From July 2005 Integan, a cable network operator in the outskirts of the city of Antwerp, is offering HDTV. Integan was fully integrated in the Telenet cable network from 2009 onwards.
The main cable network operators in the Brussels Region are VOO and Telenet (after the acquisition of the Belgian operations and networks of Numéricable in 2017).
VOO is the main cable network operator in Wallonia, the southern part of Belgium. Some regions are still covered by independent operators or by Telenet (see above).
Since 1 December 2018, only RTBF broadcasts its channels free-to-air on the terrestrial DVB-T network within the French Community of Belgium.
Analogue terrestrial broadcasts using the PAL standard were phased out in favor of digital terrestrial services in 2008 (Flemish side; switched off on 1 December 2018) and 2010 (French-speaking side), for which an overwhelming majority of clients required rental of proprietary decoders.
Flanders and Brussels
VRT can be received all over Flanders and Brussels.
Analogue terrestrial TV transmission of VRT Eén and VRT Ketnet/Canvas ended on 3 November 2008. The VRT multiplex transmission from Egem moved from channel 40 (626 MHz) to channel 22 (482 MHz); that from Genk on channel 41 (634 MHz) will move to channel 25 (506 MHz), and that from Antwerpen and Schoten on channel 59 (778 MHz) will move to channel 25 (506 MHz) as well. The VRT multiplex transmissions from Brussels, Gent, Sint-Pieters-Leeuw, and Veltem will continue to operate on channel 22 (482 MHz). The move to lower frequencies may result in a slight increase in coverage area of the transmissions.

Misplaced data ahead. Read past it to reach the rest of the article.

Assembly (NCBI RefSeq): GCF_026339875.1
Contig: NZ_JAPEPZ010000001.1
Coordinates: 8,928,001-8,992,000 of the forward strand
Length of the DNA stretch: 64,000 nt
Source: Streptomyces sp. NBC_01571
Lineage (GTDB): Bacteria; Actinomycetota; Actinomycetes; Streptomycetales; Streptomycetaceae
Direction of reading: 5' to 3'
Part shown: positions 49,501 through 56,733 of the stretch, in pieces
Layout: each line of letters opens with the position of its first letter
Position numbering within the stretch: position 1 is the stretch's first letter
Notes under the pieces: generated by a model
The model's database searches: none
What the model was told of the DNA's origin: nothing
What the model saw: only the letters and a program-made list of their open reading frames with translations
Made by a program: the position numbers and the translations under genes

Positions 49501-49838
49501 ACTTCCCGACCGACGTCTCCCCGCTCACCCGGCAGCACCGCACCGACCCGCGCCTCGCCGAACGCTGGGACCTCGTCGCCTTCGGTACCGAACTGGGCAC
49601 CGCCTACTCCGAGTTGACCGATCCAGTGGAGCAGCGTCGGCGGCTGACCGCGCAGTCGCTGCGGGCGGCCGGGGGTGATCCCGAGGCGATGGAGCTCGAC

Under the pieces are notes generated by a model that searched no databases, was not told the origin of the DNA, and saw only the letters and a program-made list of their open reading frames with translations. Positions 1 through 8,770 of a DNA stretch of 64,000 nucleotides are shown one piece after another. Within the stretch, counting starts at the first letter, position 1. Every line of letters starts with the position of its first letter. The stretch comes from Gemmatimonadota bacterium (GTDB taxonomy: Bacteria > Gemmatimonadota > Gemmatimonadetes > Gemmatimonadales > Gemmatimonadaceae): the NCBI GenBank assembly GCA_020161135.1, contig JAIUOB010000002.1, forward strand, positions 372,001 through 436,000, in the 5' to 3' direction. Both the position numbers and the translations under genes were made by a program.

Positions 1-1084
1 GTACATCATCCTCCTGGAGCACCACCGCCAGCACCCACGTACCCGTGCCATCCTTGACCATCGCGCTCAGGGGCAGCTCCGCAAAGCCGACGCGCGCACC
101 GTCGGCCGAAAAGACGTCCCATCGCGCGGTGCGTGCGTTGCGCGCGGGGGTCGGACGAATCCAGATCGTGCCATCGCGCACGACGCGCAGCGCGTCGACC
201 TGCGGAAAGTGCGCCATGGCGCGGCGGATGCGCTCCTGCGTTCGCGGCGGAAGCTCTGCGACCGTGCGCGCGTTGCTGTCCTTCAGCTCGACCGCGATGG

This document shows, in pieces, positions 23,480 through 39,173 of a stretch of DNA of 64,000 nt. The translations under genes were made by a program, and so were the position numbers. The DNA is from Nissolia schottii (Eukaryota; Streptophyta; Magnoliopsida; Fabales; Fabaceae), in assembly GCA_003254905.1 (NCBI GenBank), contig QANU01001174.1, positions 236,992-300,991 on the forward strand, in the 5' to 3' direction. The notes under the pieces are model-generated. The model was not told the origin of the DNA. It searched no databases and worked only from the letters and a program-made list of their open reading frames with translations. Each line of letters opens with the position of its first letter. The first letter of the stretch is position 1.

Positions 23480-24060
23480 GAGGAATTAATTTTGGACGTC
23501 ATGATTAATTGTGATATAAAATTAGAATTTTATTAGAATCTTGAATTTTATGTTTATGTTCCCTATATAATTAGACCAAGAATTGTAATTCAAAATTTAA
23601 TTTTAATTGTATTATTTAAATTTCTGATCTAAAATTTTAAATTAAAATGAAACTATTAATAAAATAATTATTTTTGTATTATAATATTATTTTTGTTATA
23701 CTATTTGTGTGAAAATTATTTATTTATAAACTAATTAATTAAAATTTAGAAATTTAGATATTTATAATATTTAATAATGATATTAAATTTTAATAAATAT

In May 2018, VRT announced it would cease its free-to-air DVB-T broadcasts on 1 December 2018, citing “changing media consumption usage.’ According to the broadcaster, just 45,000 people were using the DTT broadcasts as their means of reception, which was costing more than 1 million euros a year to sustain.
Wallonia and Brussels
RTBF launched its DTT platform on 30 November 2007, which is now available to most of French-speaking Belgium and Brussels. It offers La Une and La Deux. RTBF also launched a new channel exclusive to DTT called La Trois, and they added a fourth channel to the multiplex, namely Euronews, a pan-European news channel.
In Eastern Wallonia, there is a 2-hours regional variation on Euronews for BRF TV, public channel of the German-speaking Community of Belgium.
RTBF switched off analogue broadcast on 1 March 2010, thus making Belgium complete its digital transition.[needs update]
TV Vlaanderen offers DVB-S and DVB-S2 satellite television aimed at the Flemish, Dutch speaking market, broadcasting (encrypted using Nagravision) via the Astra 1L and Astra 1M Satellite at 19.2°E. An updated list of channels can be found online. It has more than 60,000 subscribers.
TéléSAT Numérique offers DVB-S and DVB-S2 satellite television aimed at the Walloons, French-speaking market, broadcasting (using Nagravision) via the Eutelsat Hot Bird satellite at 13°E and also SES Astra Astra 19.2°E. An updated list of channels can be found and includes RTBF La Une, RTBF La Deux, RTL-TVi, and Club RTL and Plug TV in SD and HD as well as a number of French language Belgian radio stations.
Both TV Vlaanderen and TeleSat are Belgian subsidiaries of the M7 Group S.A., who also owns the Dutch DTH platform, CanalDigitaal.
VRT has an international channel on digital satellite (DVB-S) called BVN (as a cooperation between the Flemish VRT and the Dutch NOS).
RTBF programmes are available via the international joint broadcaster TV5MONDE.
(See also Euro1080.)
Proximus (formerly Belgacom) is offering digital television (IPTV) via ADSL2+, VDSL, VDSL2 and FTTH using its nationwide copper network. Its offering has been extended with two optional bouquets: one for movies and one selection for families, including Cartoon Network and National Geographic Channel
Other private companies provide a similar service, using the Belgacom copper network.
Digital terrestrial television
With the advent of mobile digital receivers (DVB-H), Proximus is showing some interest in building a DVB-H network.
Source: Hrvatska turistička zajednica (2022)